The Morning News â€” Leslie Mielke
Nathan Cuvala from T-O Engineers in Boise (second on left) presented the idea of extending the runway at the Aberdeen Municipal Airport to Bingham County commissioners in mid-December. From the left, county commissioners are Ladd Carter, Cleone Jolley and Whitney Manwaring.
BLACKFOOT â€” Bingham County commissioners recommended a public hearing be scheduled in Aberdeen to determine if there is interest to extend the runway at the Aberdeen Municipal Airport.
Airports are required to pass an inspection certification each 10 years, said Nathan Cuvala from T-O Engineers in Boise. His firm was hired to inspect the Aberdeen Municipal Airport. Cuvala presented the idea of extending the runway to the county commissioners in mid-December.
The extension of the airport runway would allow spray planes to carry heavier loads because the length would be of use in hot weather, Cuvala said.
The possibility of extending the runway would require closing part of S. 3000 W. because roads cannot go across an airport.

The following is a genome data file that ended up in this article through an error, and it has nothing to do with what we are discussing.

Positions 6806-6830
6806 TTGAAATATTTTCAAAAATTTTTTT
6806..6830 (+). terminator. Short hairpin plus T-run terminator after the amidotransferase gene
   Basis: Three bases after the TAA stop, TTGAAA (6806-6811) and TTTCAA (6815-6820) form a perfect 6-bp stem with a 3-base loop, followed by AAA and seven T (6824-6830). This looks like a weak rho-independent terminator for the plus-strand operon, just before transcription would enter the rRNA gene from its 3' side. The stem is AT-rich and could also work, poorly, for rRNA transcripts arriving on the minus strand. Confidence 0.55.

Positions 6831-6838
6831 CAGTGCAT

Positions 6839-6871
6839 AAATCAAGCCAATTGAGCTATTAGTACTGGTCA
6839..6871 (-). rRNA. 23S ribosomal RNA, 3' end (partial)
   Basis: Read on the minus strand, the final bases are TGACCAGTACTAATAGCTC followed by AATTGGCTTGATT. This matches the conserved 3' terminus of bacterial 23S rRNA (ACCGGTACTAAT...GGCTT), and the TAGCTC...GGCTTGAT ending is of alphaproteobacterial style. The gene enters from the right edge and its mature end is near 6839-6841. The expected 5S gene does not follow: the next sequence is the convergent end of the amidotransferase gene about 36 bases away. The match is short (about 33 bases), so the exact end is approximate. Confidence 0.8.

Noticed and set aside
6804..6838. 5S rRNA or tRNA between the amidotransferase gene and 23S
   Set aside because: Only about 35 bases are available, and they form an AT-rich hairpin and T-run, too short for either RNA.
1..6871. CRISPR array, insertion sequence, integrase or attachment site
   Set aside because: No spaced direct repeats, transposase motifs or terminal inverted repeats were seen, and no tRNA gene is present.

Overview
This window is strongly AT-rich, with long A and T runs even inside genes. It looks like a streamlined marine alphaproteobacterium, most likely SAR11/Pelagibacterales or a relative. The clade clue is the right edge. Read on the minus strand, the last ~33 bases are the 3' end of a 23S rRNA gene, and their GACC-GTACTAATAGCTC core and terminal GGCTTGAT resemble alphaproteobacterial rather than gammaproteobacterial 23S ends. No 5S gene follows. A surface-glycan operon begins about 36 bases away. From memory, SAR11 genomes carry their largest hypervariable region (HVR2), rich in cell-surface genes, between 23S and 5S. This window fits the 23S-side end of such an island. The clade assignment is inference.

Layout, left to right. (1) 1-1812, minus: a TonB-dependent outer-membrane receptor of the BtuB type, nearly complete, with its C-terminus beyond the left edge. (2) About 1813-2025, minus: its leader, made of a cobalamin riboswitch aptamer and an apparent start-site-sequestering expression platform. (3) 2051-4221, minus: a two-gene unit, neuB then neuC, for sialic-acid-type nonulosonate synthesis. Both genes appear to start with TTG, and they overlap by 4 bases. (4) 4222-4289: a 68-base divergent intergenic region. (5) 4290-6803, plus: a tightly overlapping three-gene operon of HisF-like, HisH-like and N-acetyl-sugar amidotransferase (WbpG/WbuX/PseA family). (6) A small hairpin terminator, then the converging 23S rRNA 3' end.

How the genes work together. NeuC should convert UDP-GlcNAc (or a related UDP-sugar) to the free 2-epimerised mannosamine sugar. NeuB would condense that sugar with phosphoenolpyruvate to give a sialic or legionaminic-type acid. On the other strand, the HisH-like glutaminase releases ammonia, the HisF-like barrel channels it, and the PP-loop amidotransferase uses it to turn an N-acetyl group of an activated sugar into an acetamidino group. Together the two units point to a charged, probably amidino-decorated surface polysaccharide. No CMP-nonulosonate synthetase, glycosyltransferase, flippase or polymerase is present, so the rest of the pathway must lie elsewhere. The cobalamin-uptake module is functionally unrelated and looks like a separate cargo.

The airport was first built in 1940. Hangers were first added in 1945. The road that crosses the runway would be grandfathered in, said Cuvala. The rules against roads crossing an runway protection zone applies only to new construction.
To extend the runway, farm ground would also need to be purchased.
At this point, commissioner Ladd Carter suggested a public hearing in Aberdeen to determine if people are interested in this project.
The key issues included in this proposal are:
Â° The current runway length is approximately 3,500 feet with 3,000 feet usable length due to constrained Runway Safety Area (RSA).
Â° Future runway length is recommended to be 4,210 feet. With Runway Protection Zones (RPZs) of 1,000 feet in length off both runway ends, the minimum length required is 6,210 feet.
Â° For new construction, FAA prohibits roads in RPZs.
Â° There is approximately 5,000 feet between S. 2900 W. and S. 3000 W. This project would need 6,210 feet to accommodate future runway length and fully compliant RPZs on both ends.
Spray planes and a few recreational planes use this airport, Cuvala said. Simplot uses it about once each year. If the airport runway was extended, it would be used mainly by spray planes to carry heavier loads in hot weather.